Bulgaria to begin accepting refugees from Turkey, caretaker cabinet decides – report

Bulgaria will begin accepting refugees from Turkey, the caretaker cabinet agreed in a decision not made public, a report on March 30 said.

The decision by caretaker Prime Minister Ognyan Gerdzhikov’s cabinet was made at a scheduled meeting on March 29 2017, Bulgarian-language daily Sega said, on the basis of a March 2016 agreement between the European Union and Turkey.

This agreement was not recognised by the General Court of the EU and a number of EU countries.

The Gerdzhikov cabinet decision did not specify the number of people who would be received by Bulgaria, but a source said that it was about 50 people.

Bulgaria has a separate commitment to accept refugees transferred from Greece and Italy.

In October 2016, the then-interior minister in Bulgaria’s centre-right government of the time, Roumyana Buchvarova, said that Bulgaria – in a commitment similar in principle to that of other countries party to the refugee relocation mechanism – to receive 1300 to 1400 refugees and 100 people via the resettlement machism from Turkey.

According to European Commission records, so far 29 refugees had been transferred from Greece to Bulgaria. These included the Syrian family who were in the headlines when municipal authorities in Belene refused to process their residence documents.

Refugees to be relocated from Turkey to Bulgaria will be processed by Bulgarian teams posted in that country. The teams will be included representatives of Bulgaria’s State Agency for Refugees, the State Agency for Refugees, the Interior Ministry and translators.

The documents of the refugees to be transferred will be prepared by officials from the office of the United Nations High Commissioner for Refugees.

The Bulgarian teams will check the authenticity of the passports and fingerprint records of the people involved. They will compile files about the refugees to be admitted under the resettlement scheme.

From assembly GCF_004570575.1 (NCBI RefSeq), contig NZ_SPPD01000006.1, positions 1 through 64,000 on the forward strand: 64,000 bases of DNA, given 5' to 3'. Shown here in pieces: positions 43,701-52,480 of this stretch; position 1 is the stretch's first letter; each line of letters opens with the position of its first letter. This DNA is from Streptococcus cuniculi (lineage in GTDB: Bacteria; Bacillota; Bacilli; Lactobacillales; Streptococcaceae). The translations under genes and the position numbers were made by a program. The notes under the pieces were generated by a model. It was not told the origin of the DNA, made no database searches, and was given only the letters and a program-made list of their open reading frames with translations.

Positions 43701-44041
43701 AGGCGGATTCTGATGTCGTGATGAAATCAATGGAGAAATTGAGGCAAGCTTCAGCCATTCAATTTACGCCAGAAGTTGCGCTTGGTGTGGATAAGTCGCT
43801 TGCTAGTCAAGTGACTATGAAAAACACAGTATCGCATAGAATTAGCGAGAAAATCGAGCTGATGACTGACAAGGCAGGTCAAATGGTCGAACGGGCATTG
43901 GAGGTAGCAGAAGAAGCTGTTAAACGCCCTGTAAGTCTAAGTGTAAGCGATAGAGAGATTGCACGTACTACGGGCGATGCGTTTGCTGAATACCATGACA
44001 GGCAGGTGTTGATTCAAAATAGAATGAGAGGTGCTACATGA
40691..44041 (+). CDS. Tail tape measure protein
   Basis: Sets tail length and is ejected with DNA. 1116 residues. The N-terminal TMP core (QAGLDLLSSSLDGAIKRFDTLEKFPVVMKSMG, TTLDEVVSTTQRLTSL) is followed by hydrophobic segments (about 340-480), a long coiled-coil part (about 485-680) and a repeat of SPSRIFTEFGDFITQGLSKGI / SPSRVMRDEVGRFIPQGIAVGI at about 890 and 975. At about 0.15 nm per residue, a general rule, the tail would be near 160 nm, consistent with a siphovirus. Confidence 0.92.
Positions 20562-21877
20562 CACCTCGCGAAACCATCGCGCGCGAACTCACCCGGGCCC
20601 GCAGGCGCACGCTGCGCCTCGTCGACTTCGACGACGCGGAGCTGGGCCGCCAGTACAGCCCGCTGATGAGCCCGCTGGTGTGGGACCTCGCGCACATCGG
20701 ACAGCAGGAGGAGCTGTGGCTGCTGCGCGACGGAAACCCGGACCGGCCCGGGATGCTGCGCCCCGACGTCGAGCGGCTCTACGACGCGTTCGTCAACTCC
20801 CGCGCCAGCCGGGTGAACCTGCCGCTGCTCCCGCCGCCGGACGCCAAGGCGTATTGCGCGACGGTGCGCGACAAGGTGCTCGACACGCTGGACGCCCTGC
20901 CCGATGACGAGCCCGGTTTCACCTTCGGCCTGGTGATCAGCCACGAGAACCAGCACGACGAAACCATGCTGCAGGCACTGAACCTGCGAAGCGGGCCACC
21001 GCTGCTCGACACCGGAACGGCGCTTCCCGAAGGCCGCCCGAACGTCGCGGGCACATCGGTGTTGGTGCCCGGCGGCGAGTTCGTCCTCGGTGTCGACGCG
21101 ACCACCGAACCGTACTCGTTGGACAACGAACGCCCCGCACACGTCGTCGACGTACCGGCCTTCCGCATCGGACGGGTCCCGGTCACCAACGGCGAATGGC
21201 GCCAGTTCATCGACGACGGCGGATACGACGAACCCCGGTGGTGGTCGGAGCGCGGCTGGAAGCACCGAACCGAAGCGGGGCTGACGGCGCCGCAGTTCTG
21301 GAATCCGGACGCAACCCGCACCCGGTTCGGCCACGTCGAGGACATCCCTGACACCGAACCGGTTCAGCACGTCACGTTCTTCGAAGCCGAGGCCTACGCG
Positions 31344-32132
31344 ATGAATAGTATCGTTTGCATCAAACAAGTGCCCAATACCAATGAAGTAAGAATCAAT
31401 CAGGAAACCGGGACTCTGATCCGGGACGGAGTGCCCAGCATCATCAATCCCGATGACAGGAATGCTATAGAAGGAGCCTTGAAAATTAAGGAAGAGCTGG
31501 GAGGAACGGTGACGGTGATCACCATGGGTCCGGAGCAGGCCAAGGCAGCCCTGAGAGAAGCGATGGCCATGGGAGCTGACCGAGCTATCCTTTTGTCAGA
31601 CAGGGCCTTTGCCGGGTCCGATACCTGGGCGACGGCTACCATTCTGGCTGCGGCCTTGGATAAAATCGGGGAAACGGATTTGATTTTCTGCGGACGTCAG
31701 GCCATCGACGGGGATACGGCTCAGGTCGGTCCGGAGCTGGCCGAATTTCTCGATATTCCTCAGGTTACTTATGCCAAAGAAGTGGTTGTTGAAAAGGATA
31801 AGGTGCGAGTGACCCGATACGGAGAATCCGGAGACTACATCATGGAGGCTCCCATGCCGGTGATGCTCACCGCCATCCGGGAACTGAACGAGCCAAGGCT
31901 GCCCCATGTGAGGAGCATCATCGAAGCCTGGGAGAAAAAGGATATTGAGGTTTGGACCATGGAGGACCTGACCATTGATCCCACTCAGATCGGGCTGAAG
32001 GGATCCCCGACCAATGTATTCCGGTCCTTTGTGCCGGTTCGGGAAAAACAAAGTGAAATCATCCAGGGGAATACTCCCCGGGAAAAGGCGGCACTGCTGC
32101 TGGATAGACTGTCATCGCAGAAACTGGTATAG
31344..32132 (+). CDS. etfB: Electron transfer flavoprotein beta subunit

These files will contain personal data and other information on the basis of which an assessment will be made whether the foreigner could represent a threat to the public order or national security of Bulgaria.

On the basis of information provided by the UNHCR, the teams will prepare written reports with recommendations on the acceptance of people by Bulgaria under the resettlement scheme.

The media report noted that Bulgaria’s acceptance of the deal came against a background of the General Court of the EU having said that the EU-Turkey deal of March 2016 was informal, because the decision to accept it had not been taken by the European Council or any other EU institution.

The decision by the Gerdzhikov caretaker cabinet also happened to be taken on the day that the countries of the Visegrad Group – Czech Republic, Hungary, Slovakia and Poland – said that they would not accept the plan for the redistribution of migrants drawn up by the EU. “This plan is pure blackmail and we will not accept it,” the group said.

Brussels has warned that EU countries that decline to participate in the plan may face financial penalties.

In Bulgaria, formal negotiations are to begin on attempts to form an elected government after the country held early parliamentary elections on March 26.

These elections handed the largest share of votes to Boiko Borissov’s centre-right GERB party. Its most likely coalition partner, which on its own would give it a very slim majority in the National Assembly, is the nationalist United Patriots, which in the course of its election campaign made a tough line against informal migration a signature issue.

The Bulgarian nationalists want a shutdown of the country’s borders, notably with Turkey, against informal migration, a stronger security force presence at the frontier, and the shifting of all refugees to closed camps away from urban centres.

(Photo, from a UNHCR refugee camp in Turkey: UNHCR)




Clive Leviev-Sawyer

Clive Leviev-Sawyer is the Publisher and Editor-in-Chief of The Sofia Globe. He is the author of the book Bulgaria: Politics and Protests in the 21st Century (Riva Publishers, 2015), and co-author of the book Bulgarian Jews: Living History (The Organization of the Jews in Bulgaria 'Shalom', 2018). He is also the author of Power: A Political Novel, available via amazon.com, and, on the lighter side, Whiskers And Other Short Tales of Cats (2021), also available via Amazon. He has translated books and numerous texts from Bulgarian into English.